Australian Open: Andy Murray 'distracted' by Novak Djokovic

Andy Murray conceded he became distracted by Novak Djokovic's fitness problems during his Australian Open final defeat by the Serb.

World number one Djokovic won 7-6 (7-5) 6-7 (4-7) 6-3 6-0 as Murray was beaten in his fourth Melbourne final.

Djokovic, 27, had issues with his thumb and ankle in the opening two sets, then appeared to struggle with another leg injury as Murray led 2-0 in the third.

"I'm frustrated at myself for letting that bother me," the Briton, 27, said.

"The third set was frustrating because I got a bit distracted when he fell on the ground after a couple of shots," Murray added. "I dropped off for 10, 15 minutes there, and he got back into it.

"That's what I'm most disappointed about, not so much the fourth set because I think, especially at the end of it, he was just going for everything, and it was going in."

BBC Sport tennis correspondent Russell Fuller
"Murray was quick to realise he blew his opportunity in the third set: the anger he directed at himself, his coaching team and his racquet derailed his challenge. It appeared a mental failing, rather than a physical one, as he was distracted by Djokovic's fatigue - which he suggested was not as debilitating as it appeared."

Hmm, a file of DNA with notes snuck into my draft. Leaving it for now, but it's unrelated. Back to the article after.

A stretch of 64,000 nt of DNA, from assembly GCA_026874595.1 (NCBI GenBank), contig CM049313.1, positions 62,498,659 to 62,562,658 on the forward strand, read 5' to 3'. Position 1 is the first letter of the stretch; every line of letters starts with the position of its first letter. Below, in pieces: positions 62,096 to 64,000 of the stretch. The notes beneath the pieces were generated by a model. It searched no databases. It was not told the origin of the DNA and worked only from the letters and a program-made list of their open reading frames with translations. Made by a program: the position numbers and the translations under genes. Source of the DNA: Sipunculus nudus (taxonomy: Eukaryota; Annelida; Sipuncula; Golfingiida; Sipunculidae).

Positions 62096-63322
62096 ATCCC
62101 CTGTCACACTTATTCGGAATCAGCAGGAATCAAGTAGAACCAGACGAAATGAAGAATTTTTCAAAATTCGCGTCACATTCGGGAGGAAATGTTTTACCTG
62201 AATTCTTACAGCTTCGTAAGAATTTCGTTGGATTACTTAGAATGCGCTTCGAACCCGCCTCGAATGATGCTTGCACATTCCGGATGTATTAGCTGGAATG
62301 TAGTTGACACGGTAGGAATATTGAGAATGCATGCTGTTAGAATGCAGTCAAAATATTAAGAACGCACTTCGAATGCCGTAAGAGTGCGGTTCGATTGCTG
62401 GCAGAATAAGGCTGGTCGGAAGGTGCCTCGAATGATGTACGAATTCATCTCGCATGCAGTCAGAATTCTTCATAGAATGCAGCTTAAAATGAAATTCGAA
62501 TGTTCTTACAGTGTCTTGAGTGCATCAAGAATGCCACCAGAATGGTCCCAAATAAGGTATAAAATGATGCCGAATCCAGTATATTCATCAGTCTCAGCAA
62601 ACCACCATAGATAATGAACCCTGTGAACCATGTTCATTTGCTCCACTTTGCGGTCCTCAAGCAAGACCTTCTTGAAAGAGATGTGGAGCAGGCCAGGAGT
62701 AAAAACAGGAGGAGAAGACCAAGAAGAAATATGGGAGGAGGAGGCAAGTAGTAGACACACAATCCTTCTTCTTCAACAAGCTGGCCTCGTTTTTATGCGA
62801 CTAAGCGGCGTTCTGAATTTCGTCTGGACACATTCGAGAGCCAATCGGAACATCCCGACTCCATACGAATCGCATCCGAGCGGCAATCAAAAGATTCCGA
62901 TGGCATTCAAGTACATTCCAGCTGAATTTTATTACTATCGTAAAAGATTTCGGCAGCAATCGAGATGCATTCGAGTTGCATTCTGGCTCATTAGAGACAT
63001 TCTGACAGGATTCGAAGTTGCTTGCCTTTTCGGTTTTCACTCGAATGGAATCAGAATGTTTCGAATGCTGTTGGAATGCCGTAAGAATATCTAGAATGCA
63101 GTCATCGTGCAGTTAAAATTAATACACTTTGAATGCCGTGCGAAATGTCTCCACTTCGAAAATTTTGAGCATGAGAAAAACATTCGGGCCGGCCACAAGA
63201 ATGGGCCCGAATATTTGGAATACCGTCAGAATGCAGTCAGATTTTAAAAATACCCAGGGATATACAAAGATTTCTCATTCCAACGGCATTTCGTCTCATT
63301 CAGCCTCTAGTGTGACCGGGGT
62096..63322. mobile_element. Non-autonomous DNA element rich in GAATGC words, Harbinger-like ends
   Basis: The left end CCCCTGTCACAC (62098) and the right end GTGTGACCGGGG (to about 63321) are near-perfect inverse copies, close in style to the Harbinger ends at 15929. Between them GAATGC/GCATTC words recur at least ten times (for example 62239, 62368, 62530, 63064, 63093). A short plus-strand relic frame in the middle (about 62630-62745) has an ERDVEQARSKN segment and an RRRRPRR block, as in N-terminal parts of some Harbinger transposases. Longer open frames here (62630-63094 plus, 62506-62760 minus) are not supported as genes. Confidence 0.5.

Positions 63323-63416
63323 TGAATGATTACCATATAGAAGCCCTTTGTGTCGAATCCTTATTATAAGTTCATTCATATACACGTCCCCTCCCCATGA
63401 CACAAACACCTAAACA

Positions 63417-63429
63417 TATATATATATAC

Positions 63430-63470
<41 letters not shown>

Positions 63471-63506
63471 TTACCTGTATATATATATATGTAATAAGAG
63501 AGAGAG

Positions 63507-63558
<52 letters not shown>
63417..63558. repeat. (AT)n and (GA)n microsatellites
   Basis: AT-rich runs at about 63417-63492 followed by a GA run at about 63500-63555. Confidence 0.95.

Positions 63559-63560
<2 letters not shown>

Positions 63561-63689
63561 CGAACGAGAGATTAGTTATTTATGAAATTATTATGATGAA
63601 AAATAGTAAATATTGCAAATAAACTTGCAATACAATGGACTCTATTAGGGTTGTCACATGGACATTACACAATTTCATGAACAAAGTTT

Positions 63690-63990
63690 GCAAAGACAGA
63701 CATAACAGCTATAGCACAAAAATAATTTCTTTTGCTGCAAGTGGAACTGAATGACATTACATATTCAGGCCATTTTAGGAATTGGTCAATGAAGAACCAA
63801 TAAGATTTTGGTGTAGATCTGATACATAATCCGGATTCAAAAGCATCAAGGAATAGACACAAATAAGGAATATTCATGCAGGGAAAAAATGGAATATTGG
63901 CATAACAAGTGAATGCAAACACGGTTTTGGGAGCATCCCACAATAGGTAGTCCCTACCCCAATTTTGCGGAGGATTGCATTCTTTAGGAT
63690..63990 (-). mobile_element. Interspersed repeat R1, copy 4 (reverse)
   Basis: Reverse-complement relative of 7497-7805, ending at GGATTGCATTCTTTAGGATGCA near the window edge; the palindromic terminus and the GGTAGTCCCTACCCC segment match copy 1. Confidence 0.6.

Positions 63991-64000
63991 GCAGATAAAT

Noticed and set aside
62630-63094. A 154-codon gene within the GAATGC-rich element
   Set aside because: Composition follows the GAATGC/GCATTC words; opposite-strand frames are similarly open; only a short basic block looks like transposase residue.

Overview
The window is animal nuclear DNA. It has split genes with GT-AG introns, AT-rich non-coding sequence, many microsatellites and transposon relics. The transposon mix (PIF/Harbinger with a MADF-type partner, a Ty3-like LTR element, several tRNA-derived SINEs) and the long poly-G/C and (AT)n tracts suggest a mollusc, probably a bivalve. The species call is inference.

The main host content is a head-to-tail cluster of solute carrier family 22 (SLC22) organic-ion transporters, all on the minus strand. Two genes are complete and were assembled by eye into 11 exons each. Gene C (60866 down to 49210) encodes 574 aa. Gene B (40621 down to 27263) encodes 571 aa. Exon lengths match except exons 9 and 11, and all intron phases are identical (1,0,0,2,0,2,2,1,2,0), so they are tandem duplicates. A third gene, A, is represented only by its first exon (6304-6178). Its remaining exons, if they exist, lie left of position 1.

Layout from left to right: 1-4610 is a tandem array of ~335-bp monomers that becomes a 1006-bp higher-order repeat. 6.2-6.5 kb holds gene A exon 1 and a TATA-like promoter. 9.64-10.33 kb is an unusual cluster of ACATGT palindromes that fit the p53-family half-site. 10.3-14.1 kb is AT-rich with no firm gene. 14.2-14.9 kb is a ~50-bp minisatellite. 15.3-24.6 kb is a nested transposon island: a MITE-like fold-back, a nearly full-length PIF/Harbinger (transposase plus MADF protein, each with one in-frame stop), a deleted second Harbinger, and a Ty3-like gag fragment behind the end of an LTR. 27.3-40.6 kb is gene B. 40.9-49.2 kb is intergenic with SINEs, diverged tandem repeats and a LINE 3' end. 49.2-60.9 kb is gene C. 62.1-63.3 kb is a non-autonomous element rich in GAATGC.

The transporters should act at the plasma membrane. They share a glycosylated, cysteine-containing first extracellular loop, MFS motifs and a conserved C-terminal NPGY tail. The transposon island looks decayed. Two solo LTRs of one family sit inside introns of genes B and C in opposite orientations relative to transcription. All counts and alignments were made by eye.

Murray was aiming to win his third Grand Slam title after victory at the 2012 US Open and a home triumph at Wimbledon the following year.

He was also bidding to become the first man to win the Australian Open after three previous final defeats, but lost again to long-time rival Djokovic - who beat Murray in 2011 and 2013 - on Rod Laver Arena.

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The Scot, playing in his first Grand Slam final since having back surgery in September 2013, battled back from a break down to win the second set and level the match before edging ahead early in the third.

Djokovic looked uncomfortable after every point, grimacing and limping, as Murray broke in the first game and held in the second.

However, the eight-time Grand Slam winner quickly managed to recover from the problem, winning 12 of the next 13 games to ease to his fifth Australian Open title.

"I have no idea what the issue was. He obviously looked like he was in quite a bad way at the beginning of the third set and came back unbelievably at the end of that set," he said.

"The way he was hitting the ball in the fourth and moving was impressive."